ethereal

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ethereal

 [e-the´re-al]
1. pertaining to, prepared with, containing, or resembling ether.
2. evanescent; delicate.
Miller-Keane Encyclopedia and Dictionary of Medicine, Nursing, and Allied Health, Seventh Edition. © 2003 by Saunders, an imprint of Elsevier, Inc. All rights reserved.

e·the·re·al

(ē-thēr'ē-ăl),
1. Relating to or containing ether.
2. Dissolved in an ether.
[G. aitherios, etherial, fr. aithēr, the upper air]
Farlex Partner Medical Dictionary © Farlex 2012

e·the·re·al

(ĕ-thēr'ē-ăl)
Relating to or containing ether.
[G. aitherios, etherial, fr. aithēr, the upper air]
Medical Dictionary for the Health Professions and Nursing © Farlex 2012
References in periodicals archive ?
As Baym puts it, "He was making a name for himself with fictions that seemed to be characterized by ethereality and a rejection of the actual world, at the very moment when women writers were laying literary claim to the real world he was rejecting." (9) The key word here is "seemed," as Hawthorne's choice of the romance's ethereality over novelistic "actualities ...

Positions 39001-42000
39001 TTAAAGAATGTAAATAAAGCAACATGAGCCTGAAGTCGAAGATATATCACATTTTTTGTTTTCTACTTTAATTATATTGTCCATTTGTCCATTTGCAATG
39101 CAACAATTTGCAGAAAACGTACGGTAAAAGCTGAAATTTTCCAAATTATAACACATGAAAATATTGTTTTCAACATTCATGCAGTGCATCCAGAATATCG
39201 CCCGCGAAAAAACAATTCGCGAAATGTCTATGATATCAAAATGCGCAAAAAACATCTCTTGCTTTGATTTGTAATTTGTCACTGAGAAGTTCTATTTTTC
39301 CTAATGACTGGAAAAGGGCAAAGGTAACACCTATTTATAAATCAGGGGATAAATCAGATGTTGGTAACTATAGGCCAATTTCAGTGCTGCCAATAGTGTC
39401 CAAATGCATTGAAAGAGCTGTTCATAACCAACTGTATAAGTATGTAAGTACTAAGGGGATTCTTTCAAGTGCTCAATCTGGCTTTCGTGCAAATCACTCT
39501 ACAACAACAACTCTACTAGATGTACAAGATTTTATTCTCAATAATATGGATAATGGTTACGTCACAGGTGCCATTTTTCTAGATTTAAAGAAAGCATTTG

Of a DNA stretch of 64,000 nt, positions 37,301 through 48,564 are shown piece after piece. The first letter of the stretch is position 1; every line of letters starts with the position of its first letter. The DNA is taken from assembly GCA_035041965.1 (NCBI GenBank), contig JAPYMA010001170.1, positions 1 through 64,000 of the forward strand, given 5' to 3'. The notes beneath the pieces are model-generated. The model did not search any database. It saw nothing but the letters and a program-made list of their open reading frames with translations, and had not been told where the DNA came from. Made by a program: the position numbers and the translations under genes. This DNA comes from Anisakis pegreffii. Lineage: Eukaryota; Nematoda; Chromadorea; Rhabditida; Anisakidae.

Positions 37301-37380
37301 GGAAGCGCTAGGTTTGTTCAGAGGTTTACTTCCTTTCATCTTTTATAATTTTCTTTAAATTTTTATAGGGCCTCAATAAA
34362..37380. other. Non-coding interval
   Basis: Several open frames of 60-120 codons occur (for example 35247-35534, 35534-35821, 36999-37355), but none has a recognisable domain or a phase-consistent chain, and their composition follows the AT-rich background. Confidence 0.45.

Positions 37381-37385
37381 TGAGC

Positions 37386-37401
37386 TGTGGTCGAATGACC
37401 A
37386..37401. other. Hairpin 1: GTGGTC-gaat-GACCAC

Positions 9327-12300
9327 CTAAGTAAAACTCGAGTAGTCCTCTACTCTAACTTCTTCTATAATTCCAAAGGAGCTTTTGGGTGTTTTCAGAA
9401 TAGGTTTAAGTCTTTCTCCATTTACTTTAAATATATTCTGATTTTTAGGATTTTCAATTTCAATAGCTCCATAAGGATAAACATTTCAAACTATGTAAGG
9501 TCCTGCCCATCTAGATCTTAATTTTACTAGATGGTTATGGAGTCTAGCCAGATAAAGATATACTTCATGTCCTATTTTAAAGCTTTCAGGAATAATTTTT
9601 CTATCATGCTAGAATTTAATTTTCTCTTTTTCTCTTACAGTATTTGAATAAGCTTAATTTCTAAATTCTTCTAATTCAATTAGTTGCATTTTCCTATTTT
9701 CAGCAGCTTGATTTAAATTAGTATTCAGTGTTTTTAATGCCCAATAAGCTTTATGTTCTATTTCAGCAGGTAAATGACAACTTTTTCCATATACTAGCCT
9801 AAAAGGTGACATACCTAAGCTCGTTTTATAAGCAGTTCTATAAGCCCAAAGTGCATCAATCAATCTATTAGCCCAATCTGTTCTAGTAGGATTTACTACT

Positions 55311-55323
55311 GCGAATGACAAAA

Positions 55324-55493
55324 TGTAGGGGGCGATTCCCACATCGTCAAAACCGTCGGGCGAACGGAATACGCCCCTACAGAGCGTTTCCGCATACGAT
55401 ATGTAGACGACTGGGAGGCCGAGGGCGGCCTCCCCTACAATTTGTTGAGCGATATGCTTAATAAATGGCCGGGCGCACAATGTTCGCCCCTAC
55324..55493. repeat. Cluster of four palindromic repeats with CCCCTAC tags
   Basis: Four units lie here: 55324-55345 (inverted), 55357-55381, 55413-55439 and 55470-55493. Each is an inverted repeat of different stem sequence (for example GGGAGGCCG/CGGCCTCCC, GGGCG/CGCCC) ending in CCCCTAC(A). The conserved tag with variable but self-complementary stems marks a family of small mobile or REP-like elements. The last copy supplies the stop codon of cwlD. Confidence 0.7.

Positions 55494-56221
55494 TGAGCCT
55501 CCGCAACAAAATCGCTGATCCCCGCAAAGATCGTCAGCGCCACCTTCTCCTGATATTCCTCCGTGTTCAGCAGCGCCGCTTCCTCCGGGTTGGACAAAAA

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But increasing absorption in theatre business leads to Yeats's radical rejection of the 'effeminate' ethereality of his early poetry.
All the Catholic theology of saints, angels, divine visitations are present in the early poetry, but their ethereality and "sanctity" are removed, or pushed back to their pagan antecedent forms as nymphs, gnomes, grotesques, chthonic powers.
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Letters and diary entries by Sophia and Nathaniel Hawthorne, both of whom emphasize EBB's ethereality, are especially notable (esp.
The veiled translucency of the color gives it a sense of ethereality, while the clunky irregularity of the jigsawed forms bespeaks a dumb materiality, an opaque, bodily density and inertness.